Top 5 Ways To Distinguish Non-Mumbaikars on Locals

Hey people! This is the ninth post of a new weekly series called “Saturday Top 5”. I guess the title is self-explanatory and anyway, it shall be on a pilot basis due to a great response,this will be a regular series. Here’s the last post of the series (LINK). Please leave your feedback about the idea and suggestions as well for the next post in the series

Mumbai locals are the lifeline of this magnificent city. No one can survive without them. But unlike most other things in the city, the Mumbai Locals are less accepting then this overflowing pot of mixing culture. You see, there are multiple unspoken rules and regulations which are too sacred to be broken. Yet some people do it daily. We call them Non-Mumbaikars because it is simply impossible for a Mumbaikar to not know these things. So call them Dilli ke launde or too cool for the humidity Bangaloreans, sorry Bengalurueans, I point out 5 ways to catch these odd ones out in the pool.


1.They never know which station is on which side


Dead giveaway. A Mumbaikar always knows which station is on which side and accordingly plans his relative position inside the compartment. I mean which idiot will get on a train at Goregaon during peak hours and then try to reach the seats, knowing that he or she has to get down at Andheri? Hint: The idiot calls Pani puri “Gol Gappe” and complains about humidity.


2. They get on a 8.17 Fast and ask “Aaj bheed zzyada hai na?”


Yes. These people exist. They climb aboard a 8:17 Virar Fast and ask in slightly suffocated(trust me, given the sweaty armpits, the awkward Statue of Liberty like positions and the desperate scramble for holding on to anything while the train moves, “slightly” is a blessing) “Aaj bheed zzyada hai na?”. Only a non-Mumbaikar is capable of this. This and trying to get off at Andheri on a Virar Fast.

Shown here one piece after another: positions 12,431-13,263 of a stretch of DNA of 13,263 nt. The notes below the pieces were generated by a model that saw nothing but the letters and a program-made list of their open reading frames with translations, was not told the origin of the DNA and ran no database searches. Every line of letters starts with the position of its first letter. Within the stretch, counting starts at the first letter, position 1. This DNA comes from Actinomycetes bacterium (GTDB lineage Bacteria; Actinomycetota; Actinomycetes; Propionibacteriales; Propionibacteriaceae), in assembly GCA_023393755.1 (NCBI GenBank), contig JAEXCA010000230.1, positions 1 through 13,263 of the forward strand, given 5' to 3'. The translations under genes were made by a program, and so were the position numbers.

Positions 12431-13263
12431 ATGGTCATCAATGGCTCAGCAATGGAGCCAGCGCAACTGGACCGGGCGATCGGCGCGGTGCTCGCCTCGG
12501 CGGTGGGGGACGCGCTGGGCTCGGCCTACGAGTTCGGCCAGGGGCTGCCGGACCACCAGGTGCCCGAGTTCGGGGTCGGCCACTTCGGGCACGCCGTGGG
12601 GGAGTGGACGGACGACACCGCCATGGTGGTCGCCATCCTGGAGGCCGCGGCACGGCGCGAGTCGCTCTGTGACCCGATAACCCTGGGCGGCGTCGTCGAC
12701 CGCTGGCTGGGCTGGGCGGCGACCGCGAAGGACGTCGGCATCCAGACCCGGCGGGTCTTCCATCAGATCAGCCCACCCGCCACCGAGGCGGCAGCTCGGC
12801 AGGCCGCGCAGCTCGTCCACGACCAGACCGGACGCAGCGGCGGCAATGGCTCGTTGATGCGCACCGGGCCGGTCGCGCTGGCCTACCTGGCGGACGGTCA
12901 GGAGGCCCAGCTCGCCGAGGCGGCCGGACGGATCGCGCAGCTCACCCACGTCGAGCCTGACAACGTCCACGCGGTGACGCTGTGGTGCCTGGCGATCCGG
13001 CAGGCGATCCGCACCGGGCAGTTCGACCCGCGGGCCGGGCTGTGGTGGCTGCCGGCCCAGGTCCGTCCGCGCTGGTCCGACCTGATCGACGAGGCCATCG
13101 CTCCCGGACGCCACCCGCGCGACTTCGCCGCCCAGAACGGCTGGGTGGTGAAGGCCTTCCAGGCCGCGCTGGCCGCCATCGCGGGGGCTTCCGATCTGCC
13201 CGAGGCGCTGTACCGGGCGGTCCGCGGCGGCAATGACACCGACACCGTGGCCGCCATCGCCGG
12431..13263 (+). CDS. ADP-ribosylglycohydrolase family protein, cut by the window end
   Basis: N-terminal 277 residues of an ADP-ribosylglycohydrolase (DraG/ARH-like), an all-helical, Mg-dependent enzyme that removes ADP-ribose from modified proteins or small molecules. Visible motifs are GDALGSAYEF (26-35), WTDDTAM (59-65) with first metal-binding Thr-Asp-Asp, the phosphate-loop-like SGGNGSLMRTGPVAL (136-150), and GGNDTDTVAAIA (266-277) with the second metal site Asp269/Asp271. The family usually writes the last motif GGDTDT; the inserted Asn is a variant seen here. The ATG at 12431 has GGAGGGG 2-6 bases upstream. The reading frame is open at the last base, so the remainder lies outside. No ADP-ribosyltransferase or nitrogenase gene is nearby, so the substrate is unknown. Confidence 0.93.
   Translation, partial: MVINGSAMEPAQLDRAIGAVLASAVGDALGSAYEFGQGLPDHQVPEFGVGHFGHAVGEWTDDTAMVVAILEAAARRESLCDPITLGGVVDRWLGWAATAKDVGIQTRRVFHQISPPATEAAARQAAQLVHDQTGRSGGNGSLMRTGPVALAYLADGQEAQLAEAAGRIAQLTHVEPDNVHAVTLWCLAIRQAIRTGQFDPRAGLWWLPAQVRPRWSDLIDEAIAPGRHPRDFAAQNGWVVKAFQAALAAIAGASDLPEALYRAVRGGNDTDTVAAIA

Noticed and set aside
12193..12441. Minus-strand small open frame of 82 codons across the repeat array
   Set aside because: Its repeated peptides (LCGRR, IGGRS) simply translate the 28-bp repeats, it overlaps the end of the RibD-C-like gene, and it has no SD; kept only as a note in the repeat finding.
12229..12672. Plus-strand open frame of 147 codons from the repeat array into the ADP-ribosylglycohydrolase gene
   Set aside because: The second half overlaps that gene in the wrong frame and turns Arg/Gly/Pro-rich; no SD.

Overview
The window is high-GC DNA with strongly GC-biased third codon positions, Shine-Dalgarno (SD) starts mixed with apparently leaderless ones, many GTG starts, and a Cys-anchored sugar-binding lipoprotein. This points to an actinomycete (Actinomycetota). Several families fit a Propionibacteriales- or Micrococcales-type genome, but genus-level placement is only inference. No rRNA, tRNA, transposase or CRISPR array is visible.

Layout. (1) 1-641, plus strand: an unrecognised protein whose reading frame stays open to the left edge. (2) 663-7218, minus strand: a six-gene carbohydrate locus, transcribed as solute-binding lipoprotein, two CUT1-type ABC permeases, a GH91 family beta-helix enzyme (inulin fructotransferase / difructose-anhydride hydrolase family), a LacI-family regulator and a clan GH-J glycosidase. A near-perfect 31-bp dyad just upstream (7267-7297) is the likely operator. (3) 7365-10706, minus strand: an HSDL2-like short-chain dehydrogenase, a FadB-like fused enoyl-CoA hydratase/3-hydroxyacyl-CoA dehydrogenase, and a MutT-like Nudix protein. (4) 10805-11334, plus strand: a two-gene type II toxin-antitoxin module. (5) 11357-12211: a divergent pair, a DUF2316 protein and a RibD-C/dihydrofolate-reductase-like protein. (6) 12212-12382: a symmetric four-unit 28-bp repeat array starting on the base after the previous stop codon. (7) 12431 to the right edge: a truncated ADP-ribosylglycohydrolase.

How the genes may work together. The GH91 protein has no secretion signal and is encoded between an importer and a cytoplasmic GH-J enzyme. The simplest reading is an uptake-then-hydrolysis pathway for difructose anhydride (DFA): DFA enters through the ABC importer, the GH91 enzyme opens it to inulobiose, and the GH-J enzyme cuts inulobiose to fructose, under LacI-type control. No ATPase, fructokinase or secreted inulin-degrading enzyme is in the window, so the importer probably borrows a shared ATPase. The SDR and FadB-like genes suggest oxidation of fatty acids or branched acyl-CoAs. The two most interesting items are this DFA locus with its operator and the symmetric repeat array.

3. Their bags are on their backs and not on their front, baby carrying style


Who doesn’t do this? Everyone knows that bags on front is the most efficient way of protecting your valuables from getting damaged or stolen. Plus you can use them as battering rams when you bulldoze through the crowd to scramble on to the train. This point does come with a caveat though. I like to call it the ” Experienced Uncle Variable”. A passenger may carry his backpack on his back if his EUV value is over 20 according to the following formula:
EUV= (Number of stations traveled daily X Number of years of regular local use)/The class of your compartment

For example a person who has been commuting from Kandivali to Andheri for the past 10 years in a second class compartment has an EUV of 25( 5*10/2). So this guy can carry a bag on his back, he has earned it over the years. I bet he’ll have train buddies on his usual train and route who’ll actually even pull him,and his bag in.

4.They get paranoid about not being able to get down


If these poor souls somehow manage to get on the train,they somehow are paranoid about not being able to get down.They start sweating and panicking on seeing the crowd.They start chanting prayers and curses,both with equal fervour. A true Bambai wala never bothers with all this. He puts on his earphones,awkardly paws around for his phone in his pocket,desperately trying to not touch the person around him’s ass, but never sweats about not being able to get down. Abbey funda simple hai. One station before you get down,ask the guy in front of you if he’ll get down at that particular station or not. If he isn’t, just push ahead towards the door bro! If he is,do it anyway 😛


5.They never get off or on to a moving train


Lastly, one of the key differences. Non Mumbaikars are absolutely terrified of getting or off a moving train. Absolutely petrified. “Pagal hai kya!” is their reaction.They wait for the train to come to a complete hault while the entire compartment pushes past them and get off. In fact by the time the train stops,half the people have already got in and most of the people who wanted to alight have done so already. Again a simple law will guarantee safety in such matters. All you have to do is get down in the direction in which the train is moving and keep running for a few steps. Same for climbing aboard.


Well folks, that’s it for this time. Sorry if this post didn’t live up to your expectations, a better one shall be up next week.